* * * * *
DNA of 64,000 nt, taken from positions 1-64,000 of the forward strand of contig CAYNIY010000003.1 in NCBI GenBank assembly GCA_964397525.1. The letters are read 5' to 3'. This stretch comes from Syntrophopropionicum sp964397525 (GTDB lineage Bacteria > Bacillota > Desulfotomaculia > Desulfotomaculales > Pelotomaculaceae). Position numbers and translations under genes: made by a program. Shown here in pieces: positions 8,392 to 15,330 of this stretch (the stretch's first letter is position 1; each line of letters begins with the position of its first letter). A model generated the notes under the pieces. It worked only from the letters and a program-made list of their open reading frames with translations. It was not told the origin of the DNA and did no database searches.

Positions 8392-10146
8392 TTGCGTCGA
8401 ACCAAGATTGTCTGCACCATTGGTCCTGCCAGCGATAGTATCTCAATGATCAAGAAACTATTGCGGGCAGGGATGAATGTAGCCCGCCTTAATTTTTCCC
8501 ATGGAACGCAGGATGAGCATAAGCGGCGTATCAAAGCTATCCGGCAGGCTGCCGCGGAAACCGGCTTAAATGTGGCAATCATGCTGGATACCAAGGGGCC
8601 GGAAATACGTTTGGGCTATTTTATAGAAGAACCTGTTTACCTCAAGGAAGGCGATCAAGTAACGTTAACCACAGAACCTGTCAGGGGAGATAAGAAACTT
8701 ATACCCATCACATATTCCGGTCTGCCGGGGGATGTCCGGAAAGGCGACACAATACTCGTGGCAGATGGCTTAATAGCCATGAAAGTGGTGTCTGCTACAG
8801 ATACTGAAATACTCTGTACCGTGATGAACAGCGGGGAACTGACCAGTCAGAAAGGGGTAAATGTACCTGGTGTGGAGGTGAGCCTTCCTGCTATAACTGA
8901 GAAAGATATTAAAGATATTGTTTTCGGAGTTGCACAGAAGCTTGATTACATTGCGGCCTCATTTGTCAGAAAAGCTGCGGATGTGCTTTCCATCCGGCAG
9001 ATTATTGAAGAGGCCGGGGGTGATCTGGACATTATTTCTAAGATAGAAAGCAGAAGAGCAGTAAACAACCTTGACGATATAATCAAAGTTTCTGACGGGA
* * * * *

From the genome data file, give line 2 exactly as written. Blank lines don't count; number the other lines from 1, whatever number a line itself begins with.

Positions 8392-10146